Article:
Fridge: Bridge to Terabithia
- This is most likely unintentional, but In Bridge to Terabithia, there is a scene where Jess contemplates whether Leslie felt fear before she died. As a child, this seems sad, but silly as you accept the explanation by Jess' Father ( she hit her head, was knocked out and that's why she died - so she didn't have time for fear at face value. But after this troper read a couple of other books, and heard a couple of warnings about fast water, he think that actually, this explanation is improbable - by such a high stand rocks would be too deep to hit when falling just a few meters. Far more likely is that she was unable to reach the shore because of the current pull effect (current is fastest in the midlle, and anybody in water is drawn towards it) and that her limbs went numb from exhaustion and hypothermia (it was april and rain water is surely cold). So instead of a swift, almost painless death you get a long, hopeless struggle coupled with plenty of horror and despair. Good read.
- The story delves a bit into the theme of escapism and how playing make believe with Leslie helped Jesse ease into his life... With her death, it leaves some to question if he would just stay holed up in Terabithia, hiding away in his imagination had his dad not come and reconciled with him.
- Terabithia's creatures are full of this trope, but the Hairy Vultures have an interesting case; they're crude parodies of Gary Fulcher, whose catchphrase is "dead meat". This adds to the perfection of them being vultures. What better animal than a scavenger to have an affinity for dead meat?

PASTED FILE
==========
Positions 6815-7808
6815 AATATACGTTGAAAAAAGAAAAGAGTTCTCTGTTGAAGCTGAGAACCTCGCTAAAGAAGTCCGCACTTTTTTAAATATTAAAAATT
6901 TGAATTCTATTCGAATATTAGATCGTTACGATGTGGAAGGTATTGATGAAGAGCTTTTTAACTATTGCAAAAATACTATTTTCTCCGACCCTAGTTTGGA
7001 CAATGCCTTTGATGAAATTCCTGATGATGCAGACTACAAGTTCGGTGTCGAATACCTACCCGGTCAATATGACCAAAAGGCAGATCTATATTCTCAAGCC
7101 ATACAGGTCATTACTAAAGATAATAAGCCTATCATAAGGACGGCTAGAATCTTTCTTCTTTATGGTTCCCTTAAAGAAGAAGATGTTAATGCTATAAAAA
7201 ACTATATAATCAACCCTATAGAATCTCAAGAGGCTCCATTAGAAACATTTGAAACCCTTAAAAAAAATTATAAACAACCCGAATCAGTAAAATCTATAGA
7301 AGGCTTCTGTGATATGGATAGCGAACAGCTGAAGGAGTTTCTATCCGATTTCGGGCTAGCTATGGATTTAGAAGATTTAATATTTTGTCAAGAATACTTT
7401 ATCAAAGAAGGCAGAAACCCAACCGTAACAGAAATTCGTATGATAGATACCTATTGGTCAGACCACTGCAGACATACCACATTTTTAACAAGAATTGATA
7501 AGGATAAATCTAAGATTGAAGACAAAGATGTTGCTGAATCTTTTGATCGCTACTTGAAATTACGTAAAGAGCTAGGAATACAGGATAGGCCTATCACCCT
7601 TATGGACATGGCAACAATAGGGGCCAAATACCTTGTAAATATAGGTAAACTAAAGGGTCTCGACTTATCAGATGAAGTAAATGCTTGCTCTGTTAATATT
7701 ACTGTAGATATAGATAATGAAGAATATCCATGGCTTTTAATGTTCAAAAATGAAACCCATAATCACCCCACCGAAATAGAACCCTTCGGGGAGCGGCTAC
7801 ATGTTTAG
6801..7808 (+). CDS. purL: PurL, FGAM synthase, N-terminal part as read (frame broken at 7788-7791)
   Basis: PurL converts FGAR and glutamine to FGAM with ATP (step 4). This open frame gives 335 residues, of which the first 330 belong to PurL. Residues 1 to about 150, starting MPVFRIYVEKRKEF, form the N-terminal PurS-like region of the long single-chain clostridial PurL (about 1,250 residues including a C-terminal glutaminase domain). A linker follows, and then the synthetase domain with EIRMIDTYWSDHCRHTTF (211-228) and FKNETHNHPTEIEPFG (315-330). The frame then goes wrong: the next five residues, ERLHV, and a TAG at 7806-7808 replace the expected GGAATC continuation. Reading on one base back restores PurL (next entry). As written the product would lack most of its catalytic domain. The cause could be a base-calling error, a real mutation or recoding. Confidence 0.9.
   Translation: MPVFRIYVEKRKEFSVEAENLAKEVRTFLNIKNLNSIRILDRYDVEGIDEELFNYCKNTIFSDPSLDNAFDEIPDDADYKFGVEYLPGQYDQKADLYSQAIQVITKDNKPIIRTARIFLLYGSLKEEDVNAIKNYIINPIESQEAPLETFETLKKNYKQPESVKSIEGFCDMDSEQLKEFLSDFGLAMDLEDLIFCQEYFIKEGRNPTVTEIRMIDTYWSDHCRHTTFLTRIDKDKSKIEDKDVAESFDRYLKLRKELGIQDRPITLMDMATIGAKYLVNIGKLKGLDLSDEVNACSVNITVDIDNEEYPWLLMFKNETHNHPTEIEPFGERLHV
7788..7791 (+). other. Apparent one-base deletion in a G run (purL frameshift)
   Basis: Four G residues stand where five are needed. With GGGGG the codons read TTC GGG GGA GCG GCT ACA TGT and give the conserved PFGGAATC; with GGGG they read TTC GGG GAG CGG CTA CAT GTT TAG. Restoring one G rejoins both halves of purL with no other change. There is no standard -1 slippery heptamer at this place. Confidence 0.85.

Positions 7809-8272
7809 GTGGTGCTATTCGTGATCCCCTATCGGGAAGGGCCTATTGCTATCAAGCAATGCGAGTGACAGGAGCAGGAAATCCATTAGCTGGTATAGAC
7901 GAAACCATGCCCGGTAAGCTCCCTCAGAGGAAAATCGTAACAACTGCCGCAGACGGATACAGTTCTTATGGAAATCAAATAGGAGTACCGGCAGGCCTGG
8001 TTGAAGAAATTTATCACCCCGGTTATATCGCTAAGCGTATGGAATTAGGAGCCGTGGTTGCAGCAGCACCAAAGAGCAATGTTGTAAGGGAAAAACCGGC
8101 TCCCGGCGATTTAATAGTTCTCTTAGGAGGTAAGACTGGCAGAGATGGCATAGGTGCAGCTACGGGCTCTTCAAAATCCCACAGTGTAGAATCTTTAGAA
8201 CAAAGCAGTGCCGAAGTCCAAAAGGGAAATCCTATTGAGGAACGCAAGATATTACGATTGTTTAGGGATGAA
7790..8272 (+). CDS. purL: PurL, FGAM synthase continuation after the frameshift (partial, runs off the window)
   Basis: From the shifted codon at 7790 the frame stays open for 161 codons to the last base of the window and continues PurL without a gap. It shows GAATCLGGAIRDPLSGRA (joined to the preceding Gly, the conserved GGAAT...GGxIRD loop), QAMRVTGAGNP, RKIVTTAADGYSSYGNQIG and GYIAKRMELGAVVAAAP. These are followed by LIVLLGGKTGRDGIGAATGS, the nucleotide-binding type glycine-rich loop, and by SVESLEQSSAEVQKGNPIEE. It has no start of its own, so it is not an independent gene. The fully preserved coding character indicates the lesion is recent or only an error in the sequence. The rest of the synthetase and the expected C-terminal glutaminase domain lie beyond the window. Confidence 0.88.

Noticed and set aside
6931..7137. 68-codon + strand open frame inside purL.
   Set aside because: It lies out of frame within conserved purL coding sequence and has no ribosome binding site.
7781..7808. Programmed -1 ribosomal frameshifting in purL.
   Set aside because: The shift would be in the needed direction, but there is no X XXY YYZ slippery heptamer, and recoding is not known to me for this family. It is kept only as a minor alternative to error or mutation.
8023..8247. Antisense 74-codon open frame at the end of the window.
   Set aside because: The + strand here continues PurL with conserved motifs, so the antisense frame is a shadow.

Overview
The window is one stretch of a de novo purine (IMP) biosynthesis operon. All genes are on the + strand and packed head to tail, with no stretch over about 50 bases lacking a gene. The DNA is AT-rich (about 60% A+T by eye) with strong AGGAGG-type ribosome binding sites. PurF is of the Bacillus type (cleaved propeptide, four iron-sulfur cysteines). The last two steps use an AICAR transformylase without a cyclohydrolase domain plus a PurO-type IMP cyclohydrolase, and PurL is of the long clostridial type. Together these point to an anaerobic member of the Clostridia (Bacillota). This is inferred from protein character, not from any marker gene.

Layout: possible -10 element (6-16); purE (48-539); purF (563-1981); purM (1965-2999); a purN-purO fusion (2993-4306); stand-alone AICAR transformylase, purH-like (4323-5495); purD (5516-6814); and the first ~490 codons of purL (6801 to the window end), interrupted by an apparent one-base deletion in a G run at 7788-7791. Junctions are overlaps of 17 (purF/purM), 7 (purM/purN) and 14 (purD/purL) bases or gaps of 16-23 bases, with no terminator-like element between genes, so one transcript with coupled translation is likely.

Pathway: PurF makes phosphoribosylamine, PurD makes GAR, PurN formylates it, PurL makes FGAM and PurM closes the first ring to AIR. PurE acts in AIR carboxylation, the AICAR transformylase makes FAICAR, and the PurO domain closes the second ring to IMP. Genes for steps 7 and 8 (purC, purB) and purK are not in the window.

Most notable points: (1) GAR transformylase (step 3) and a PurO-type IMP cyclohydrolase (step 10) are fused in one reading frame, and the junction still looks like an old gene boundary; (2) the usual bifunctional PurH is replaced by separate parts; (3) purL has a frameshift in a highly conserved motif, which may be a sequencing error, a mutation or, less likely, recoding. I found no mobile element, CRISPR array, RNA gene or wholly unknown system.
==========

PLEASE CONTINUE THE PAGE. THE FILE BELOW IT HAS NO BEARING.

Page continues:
- Jess has survivor's guilt over Leslie dying while he was off with Miss Edmunds. If she hadn't invited him, he almost certainly would have gone out to play. Given the strong current aggravated by the rain, it's possible that Leslie and Jess could have been killed - especially if one fell in and the other jumped in to try and save them.
- Leslie's overactive imagination makes perfect sense when one considers her parents. Not just because they're writers but the implication is that they often don't have too much time for their daughter. While they're writing, Leslie is often on her own - encouraging her to think up other worlds or ways to amuse herself.
- Minor example. Jess thinks Leslie doesn't have dresses to wear to church but she replies that of course she does. Remember how she said she still had her Barbies? She's clearly a Tomboy with a Girly Streak and can clean up nicely when she wants to.